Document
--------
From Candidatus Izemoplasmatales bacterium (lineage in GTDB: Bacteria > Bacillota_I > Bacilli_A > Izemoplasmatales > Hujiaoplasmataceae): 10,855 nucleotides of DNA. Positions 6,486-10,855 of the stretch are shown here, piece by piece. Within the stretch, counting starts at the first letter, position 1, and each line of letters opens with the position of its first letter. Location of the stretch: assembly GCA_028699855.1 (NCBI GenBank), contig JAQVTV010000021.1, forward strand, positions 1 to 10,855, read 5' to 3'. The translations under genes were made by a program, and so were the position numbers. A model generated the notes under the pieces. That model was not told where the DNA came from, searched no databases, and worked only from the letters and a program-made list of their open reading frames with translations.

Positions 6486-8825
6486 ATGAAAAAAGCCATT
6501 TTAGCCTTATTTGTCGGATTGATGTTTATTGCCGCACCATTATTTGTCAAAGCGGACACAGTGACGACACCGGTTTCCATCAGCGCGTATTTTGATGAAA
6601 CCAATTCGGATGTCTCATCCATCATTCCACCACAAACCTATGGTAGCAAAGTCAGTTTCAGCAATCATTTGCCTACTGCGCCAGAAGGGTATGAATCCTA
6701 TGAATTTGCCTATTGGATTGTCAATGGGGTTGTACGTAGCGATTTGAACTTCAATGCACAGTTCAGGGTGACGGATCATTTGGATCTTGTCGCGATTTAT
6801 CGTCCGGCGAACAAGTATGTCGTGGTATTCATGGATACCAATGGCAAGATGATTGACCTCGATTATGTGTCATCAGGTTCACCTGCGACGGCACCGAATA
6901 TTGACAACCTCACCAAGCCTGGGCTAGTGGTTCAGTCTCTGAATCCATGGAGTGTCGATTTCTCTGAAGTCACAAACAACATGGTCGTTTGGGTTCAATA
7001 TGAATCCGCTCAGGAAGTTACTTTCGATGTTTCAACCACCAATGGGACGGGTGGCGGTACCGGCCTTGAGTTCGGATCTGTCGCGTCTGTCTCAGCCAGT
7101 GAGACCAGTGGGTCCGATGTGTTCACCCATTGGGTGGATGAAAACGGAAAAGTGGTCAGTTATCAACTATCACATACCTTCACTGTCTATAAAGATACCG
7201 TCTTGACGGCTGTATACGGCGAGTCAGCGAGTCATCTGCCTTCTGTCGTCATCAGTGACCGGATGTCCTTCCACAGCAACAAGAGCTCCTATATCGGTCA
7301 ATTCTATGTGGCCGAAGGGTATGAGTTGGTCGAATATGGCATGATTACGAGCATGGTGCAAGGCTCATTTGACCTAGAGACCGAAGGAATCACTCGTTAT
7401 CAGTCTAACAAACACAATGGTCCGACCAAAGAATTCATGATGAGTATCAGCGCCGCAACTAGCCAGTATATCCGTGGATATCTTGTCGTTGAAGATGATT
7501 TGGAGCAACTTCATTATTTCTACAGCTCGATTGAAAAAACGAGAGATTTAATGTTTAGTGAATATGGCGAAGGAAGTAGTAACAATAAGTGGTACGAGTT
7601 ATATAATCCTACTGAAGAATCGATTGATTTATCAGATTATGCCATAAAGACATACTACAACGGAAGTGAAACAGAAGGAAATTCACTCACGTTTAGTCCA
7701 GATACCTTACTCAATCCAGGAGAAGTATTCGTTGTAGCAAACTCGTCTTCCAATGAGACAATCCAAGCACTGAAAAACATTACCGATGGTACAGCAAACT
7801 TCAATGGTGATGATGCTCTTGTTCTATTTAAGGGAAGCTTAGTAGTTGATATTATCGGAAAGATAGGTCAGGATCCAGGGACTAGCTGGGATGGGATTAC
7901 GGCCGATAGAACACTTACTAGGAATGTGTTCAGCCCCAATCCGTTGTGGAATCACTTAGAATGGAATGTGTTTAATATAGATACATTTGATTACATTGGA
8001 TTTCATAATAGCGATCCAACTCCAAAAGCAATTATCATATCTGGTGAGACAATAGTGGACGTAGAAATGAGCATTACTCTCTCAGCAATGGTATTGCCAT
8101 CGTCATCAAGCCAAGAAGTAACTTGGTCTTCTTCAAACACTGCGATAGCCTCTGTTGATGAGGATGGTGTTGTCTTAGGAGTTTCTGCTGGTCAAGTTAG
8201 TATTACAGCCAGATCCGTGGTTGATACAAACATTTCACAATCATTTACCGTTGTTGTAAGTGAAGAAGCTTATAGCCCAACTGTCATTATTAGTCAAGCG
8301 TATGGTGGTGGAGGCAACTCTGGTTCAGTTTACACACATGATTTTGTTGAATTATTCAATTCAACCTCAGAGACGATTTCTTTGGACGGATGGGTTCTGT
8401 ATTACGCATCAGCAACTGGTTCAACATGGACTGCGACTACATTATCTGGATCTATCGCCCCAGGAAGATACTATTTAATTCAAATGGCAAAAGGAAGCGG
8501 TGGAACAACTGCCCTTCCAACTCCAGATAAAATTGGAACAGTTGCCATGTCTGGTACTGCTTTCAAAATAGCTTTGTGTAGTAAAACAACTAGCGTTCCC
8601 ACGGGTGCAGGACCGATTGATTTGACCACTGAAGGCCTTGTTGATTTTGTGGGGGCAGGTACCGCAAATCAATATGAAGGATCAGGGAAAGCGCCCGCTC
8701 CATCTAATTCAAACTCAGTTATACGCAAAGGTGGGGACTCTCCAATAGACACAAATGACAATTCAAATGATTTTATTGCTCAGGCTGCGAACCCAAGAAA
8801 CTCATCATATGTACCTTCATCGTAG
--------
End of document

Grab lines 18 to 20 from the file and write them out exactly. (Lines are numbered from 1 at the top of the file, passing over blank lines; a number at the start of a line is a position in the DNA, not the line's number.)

7901 GGCCGATAGAACACTTACTAGGAATGTGTTCAGCCCCAATCCGTTGTGGAATCACTTAGAATGGAATGTGTTTAATATAGATACATTTGATTACATTGGA
8001 TTTCATAATAGCGATCCAACTCCAAAAGCAATTATCATATCTGGTGAGACAATAGTGGACGTAGAAATGAGCATTACTCTCTCAGCAATGGTATTGCCAT
8101 CGTCATCAAGCCAAGAAGTAACTTGGTCTTCTTCAAACACTGCGATAGCCTCTGTTGATGAGGATGGTGTTGTCTTAGGAGTTTCTGCTGGTCAAGTTAG